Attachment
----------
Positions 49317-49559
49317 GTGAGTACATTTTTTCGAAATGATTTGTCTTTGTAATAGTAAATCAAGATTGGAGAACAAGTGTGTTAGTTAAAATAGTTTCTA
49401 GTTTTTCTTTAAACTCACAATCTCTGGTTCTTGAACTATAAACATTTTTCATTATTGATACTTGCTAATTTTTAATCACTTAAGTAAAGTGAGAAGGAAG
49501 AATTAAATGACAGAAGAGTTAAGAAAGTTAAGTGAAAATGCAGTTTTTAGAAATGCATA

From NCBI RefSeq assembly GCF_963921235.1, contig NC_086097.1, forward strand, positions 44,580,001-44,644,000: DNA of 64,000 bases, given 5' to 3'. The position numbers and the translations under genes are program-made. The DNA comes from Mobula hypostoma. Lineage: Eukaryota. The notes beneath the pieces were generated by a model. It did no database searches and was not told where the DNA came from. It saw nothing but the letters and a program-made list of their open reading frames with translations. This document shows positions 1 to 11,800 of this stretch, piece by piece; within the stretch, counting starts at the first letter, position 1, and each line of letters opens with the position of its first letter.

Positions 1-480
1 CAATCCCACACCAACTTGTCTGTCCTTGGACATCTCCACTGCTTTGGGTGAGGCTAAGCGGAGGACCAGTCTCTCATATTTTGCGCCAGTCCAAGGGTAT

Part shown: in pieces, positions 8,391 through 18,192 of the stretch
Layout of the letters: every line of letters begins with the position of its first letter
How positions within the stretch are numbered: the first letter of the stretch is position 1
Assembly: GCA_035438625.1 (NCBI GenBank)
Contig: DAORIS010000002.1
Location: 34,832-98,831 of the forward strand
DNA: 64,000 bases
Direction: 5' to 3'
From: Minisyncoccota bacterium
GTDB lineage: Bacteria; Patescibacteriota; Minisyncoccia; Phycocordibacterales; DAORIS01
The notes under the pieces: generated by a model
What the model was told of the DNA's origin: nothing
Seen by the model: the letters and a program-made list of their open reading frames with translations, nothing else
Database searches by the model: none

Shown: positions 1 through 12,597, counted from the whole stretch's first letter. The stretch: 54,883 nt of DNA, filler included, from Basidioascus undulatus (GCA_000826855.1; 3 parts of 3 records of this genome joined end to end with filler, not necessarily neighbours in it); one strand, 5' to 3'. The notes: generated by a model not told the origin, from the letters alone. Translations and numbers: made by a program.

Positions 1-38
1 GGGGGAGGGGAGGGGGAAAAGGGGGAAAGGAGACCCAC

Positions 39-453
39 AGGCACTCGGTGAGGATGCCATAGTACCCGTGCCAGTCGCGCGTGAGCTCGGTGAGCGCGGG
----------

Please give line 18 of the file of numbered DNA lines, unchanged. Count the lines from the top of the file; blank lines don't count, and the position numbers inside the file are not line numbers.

The notes under the pieces: generated by a model